image by Gerardo Sbarufatti, Italy
The Taurus Mountains are probably the least impressive mountains on the Moon. In fact, its surprising that Hevelius named this patch of hills. Many lunar mountain ranges are structural features - the Apennines, Altai and Cordilleras are all impact basin rims. What are the Taurus Mountains? They are the ejecta from the formation of the Serenitatis impact basin, immediately to their west. And underlying that debris is ejecta from the Crisium basin to the east. In fact, the fragment curved scarp at the bottom right is one of the rings of Crisium. These two basins are old and that is why their ejecta - The Taurus Mountains - are just unimpressive rounded mounds. But there are some remnant structures - notice the linear alignments of ridges that point back toward Crisium. The two youngish craters here are Römer (bottom left) and Newcomb (middle right), and the old Römer rille heads northward - this is not the most scenic area of the Moon.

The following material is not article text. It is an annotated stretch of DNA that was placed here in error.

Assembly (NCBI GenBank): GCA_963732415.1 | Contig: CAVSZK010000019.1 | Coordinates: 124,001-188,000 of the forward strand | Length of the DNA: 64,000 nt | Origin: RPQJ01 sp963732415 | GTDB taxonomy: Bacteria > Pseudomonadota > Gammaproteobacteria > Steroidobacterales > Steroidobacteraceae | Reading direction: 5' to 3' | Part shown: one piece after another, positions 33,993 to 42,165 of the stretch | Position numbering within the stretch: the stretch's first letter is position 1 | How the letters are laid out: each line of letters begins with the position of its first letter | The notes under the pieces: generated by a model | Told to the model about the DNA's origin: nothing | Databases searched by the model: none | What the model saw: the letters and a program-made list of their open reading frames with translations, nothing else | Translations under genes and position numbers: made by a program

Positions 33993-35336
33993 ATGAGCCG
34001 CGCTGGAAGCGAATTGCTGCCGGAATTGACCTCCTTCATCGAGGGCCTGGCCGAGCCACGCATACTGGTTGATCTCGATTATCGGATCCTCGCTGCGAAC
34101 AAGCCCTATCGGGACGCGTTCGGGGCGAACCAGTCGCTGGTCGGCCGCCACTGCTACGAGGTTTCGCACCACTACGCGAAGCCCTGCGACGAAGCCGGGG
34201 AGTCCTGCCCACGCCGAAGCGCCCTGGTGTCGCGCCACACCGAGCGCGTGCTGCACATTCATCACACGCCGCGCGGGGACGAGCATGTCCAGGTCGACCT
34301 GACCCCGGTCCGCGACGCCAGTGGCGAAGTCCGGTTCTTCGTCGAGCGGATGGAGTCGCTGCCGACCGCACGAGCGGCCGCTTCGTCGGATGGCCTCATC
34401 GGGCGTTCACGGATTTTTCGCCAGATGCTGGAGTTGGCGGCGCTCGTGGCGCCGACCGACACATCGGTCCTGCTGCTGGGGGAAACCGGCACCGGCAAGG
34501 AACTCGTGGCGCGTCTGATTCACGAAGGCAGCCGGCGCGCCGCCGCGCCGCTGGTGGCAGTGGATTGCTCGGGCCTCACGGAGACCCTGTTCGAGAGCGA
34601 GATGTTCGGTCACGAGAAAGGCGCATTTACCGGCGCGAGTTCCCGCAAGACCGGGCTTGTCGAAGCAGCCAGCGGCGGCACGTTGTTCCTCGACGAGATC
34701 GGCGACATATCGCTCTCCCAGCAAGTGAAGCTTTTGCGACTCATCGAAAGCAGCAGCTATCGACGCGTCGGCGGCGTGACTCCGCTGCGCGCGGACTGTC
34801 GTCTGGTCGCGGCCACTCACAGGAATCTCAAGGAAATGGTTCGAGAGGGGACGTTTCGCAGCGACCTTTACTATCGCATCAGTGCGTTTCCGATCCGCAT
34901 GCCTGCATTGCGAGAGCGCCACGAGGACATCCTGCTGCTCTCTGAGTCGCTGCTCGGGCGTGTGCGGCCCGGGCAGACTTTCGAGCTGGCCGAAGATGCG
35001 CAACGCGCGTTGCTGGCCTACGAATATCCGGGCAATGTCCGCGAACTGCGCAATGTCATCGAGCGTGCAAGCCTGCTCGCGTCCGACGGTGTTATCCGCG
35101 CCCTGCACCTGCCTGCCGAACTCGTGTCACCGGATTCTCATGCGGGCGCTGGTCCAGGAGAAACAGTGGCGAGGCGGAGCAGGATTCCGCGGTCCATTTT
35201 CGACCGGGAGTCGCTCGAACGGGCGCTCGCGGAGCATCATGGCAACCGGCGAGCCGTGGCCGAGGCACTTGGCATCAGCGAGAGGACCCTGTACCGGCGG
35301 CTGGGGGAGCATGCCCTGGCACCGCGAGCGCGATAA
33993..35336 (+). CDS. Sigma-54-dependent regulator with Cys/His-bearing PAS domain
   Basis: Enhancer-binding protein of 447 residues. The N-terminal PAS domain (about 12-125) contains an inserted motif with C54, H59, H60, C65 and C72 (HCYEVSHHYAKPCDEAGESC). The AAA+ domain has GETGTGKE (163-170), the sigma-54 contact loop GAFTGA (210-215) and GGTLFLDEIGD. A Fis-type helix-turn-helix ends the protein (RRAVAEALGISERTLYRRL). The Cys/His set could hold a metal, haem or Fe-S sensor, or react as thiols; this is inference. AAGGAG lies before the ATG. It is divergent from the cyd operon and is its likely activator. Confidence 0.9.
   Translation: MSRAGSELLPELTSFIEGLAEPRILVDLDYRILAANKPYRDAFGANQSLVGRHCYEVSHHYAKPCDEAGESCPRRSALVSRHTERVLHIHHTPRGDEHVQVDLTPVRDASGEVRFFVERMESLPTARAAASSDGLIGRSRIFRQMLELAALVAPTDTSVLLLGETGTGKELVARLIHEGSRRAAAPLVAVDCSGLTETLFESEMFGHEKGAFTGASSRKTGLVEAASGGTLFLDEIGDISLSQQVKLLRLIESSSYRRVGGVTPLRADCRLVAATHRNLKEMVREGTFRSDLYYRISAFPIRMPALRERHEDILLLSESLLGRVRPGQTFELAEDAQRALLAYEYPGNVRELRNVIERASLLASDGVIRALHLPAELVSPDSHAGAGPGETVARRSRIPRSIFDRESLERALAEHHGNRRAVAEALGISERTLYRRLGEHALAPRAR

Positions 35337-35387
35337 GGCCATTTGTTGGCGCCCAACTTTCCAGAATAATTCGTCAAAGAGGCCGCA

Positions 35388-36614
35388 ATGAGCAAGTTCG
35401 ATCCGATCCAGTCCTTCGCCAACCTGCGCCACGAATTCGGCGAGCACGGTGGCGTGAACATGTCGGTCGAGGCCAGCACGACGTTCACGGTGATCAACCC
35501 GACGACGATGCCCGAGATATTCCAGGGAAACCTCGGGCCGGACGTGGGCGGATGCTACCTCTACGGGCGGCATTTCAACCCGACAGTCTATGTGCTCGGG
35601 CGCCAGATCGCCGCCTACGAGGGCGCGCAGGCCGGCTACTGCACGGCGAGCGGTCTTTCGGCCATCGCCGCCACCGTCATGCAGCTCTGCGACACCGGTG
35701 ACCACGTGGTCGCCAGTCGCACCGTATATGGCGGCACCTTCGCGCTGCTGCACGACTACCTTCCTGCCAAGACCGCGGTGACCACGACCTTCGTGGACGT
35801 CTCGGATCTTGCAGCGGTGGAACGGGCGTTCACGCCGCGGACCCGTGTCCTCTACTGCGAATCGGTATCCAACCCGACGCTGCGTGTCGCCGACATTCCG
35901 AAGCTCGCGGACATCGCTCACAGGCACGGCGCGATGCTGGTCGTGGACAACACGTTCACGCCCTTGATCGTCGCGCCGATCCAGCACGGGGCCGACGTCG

10 October 2006, 02:11 & 02:13 UT. 8″ SCT Celestron + 2X Barlow + Phillips Vesta Pro camera + 7,500 red filter; 300 best images.
Rükl chart 25
Yesterday's LPOD: A Skating Rink with Bumps
Tomorrow's LPOD: Impossibly High Standard